LiDAR (Light Detection And Ranging) is a technology that essentially takes pictures using laser pulses instead of visible light. You’ve likely heard about LiDAR in the context of self-driving cars, since the returning laser pulses from a car mounted LiDAR system produce a point cloud telling the car about objects around it in three dimensional space. By using a LiDAR system mounted on an aircraft, the three dimensional information can be used to create topographic maps of the terrain below.
Bare earth elevation models are available on MapWarehouse in GeoTiff format. They are easy to use and highly accurate at +/- 10cm. Download the sample file and follow along with the video below to get started with LiDAR.
The ZIP you downloaded contains four files.
- The two PDF files are license agreements for FBS (the reseller) and Airborne Imaging (the provider).
- The XML file is metadata which can be viewed in an internet browser.
- The TIF file is the geo-referenced LiDAR file covering a 500m x 500m section of Toronto.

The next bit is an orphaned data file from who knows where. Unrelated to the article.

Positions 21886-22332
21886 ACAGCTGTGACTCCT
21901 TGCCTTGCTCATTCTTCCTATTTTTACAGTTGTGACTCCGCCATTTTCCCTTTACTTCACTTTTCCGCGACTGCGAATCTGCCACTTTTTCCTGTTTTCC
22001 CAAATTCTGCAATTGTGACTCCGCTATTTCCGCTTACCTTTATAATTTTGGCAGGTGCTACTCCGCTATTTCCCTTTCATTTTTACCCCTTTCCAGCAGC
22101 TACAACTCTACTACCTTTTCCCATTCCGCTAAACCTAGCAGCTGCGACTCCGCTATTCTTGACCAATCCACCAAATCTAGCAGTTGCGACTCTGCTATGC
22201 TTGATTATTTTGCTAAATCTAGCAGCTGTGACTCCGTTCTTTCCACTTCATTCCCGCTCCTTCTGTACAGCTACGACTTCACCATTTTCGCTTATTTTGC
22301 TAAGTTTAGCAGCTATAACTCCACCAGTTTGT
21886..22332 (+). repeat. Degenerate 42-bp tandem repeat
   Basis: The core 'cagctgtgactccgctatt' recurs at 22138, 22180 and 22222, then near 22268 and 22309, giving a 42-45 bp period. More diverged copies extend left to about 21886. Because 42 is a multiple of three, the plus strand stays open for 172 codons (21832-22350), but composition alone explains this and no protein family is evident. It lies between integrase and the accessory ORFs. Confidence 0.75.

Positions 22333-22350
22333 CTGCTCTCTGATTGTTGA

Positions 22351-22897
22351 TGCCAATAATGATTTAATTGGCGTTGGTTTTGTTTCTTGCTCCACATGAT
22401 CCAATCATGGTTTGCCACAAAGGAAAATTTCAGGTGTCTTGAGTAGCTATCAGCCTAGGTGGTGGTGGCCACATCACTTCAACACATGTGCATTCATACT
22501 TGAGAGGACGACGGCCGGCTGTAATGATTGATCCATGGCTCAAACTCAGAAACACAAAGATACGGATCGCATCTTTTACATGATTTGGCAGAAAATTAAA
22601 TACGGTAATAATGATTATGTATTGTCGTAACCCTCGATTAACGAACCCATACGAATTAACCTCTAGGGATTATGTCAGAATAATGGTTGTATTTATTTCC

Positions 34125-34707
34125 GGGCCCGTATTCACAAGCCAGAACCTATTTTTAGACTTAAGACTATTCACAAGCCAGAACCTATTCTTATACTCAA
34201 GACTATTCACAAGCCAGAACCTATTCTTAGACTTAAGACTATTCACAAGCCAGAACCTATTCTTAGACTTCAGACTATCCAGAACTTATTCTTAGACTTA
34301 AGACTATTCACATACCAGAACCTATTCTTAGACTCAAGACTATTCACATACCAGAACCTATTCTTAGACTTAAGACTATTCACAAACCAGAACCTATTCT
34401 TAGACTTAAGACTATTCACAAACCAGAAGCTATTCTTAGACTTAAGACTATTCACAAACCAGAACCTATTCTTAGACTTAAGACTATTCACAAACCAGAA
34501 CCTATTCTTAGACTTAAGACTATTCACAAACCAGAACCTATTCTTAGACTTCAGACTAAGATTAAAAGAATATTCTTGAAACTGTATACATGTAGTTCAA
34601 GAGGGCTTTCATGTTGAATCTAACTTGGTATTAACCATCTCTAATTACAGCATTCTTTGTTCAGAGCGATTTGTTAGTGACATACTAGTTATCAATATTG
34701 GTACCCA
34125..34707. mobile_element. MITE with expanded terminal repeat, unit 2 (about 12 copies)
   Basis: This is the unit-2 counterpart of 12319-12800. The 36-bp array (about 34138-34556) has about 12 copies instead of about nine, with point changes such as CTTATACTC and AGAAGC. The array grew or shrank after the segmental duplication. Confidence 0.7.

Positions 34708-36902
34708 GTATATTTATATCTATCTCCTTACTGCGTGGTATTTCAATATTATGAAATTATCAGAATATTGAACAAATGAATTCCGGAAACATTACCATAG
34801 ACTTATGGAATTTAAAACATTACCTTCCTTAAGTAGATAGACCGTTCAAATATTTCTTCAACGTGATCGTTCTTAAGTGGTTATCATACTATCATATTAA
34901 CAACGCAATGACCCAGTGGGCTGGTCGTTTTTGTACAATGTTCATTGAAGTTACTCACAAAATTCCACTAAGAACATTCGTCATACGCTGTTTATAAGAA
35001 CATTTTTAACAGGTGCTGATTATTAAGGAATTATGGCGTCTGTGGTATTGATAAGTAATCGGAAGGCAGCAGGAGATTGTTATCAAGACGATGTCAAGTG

Each pixel in the TIF image holds an elevation value instead of a colour. Low points are black, high points are white. Open the TIF file in an image viewer and you’ll get a black square, or, something like this:
When you add this image into your CAD or GIS software, you can stretch the image by changing the range of values that the black-white colour ramp is applied to. Instead of showing the grey-scale range 0-255, you may start out with a range of 0-1, hence the black square.
The sample file has an elevation range of 75m – 116.3m, so you can choose these values for the max and min values of the colour ramp and more details will pop out like this:
The Don River in black is the obvious low point. Now apply hill shading to sharpen the details and adjust the Z value to exaggerate the changes in elevation like this:
At this point, you’ve got a decent visual representation of the terrain that can be used alone or in combination with aerial imagery.
Each pixel in the image covers one square meter on the ground. If you query the pixels, you’ll see each individual pixel’s value in meters.
It’s also possible to visualize the changes in elevation using colour, and/or by grouping the elevation values into classes. Here’s how it looks in 5m classes and 1m classes with greyscale and elevation colour ramps applied:
No matter how you visualize the data, the underlying elevation values stored in the pixels will not change. The video below will show you more examples of how to visualize the data in ArcMap.
Where can I get LiDAR elevation mapping? MapWarehouse
Find your area of interest in the map based store and purchase digital mapping data and orthophoto, including LiDAR.